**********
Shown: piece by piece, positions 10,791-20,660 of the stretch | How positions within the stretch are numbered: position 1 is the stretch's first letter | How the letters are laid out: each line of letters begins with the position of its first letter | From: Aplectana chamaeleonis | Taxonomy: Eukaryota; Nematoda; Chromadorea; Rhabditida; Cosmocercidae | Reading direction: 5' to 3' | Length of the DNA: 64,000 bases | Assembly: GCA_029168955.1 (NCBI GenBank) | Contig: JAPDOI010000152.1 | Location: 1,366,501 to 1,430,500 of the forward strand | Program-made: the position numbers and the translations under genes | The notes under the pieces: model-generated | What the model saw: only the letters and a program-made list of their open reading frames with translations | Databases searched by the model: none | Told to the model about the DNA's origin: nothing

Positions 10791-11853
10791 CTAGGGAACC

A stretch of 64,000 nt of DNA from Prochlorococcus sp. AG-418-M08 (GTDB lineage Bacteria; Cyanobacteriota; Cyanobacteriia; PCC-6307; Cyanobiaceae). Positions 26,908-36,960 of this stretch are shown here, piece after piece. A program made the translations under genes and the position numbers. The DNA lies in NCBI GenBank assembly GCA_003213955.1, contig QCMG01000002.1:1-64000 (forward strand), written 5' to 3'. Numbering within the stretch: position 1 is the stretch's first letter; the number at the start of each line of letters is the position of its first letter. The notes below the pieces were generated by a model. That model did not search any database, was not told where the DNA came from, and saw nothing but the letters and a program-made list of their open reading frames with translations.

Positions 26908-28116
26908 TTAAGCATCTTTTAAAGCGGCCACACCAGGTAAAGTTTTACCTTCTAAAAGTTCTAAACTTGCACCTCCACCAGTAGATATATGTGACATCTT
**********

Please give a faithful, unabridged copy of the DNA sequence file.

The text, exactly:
Shown: piece by piece, positions 10,791-20,660 of the stretch | How positions within the stretch are numbered: position 1 is the stretch's first letter | How the letters are laid out: each line of letters begins with the position of its first letter | From: Aplectana chamaeleonis | Taxonomy: Eukaryota; Nematoda; Chromadorea; Rhabditida; Cosmocercidae | Reading direction: 5' to 3' | Length of the DNA: 64,000 bases | Assembly: GCA_029168955.1 (NCBI GenBank) | Contig: JAPDOI010000152.1 | Location: 1,366,501 to 1,430,500 of the forward strand | Program-made: the position numbers and the translations under genes | The notes under the pieces: model-generated | What the model saw: only the letters and a program-made list of their open reading frames with translations | Databases searched by the model: none | Told to the model about the DNA's origin: nothing

Positions 10791-11853
10791 CTAGGGAACC

A stretch of 64,000 nt of DNA from Prochlorococcus sp. AG-418-M08 (GTDB lineage Bacteria; Cyanobacteriota; Cyanobacteriia; PCC-6307; Cyanobiaceae). Positions 26,908-36,960 of this stretch are shown here, piece after piece. A program made the translations under genes and the position numbers. The DNA lies in NCBI GenBank assembly GCA_003213955.1, contig QCMG01000002.1:1-64000 (forward strand), written 5' to 3'. Numbering within the stretch: position 1 is the stretch's first letter; the number at the start of each line of letters is the position of its first letter. The notes below the pieces were generated by a model. That model did not search any database, was not told where the DNA came from, and saw nothing but the letters and a program-made list of their open reading frames with translations.

Positions 26908-28116
26908 TTAAGCATCTTTTAAAGCGGCCACACCAGGTAAAGTTTTACCTTCTAAAAGTTCTAAACTTGCACCTCCACCAGTAGATATATGTGACATCTT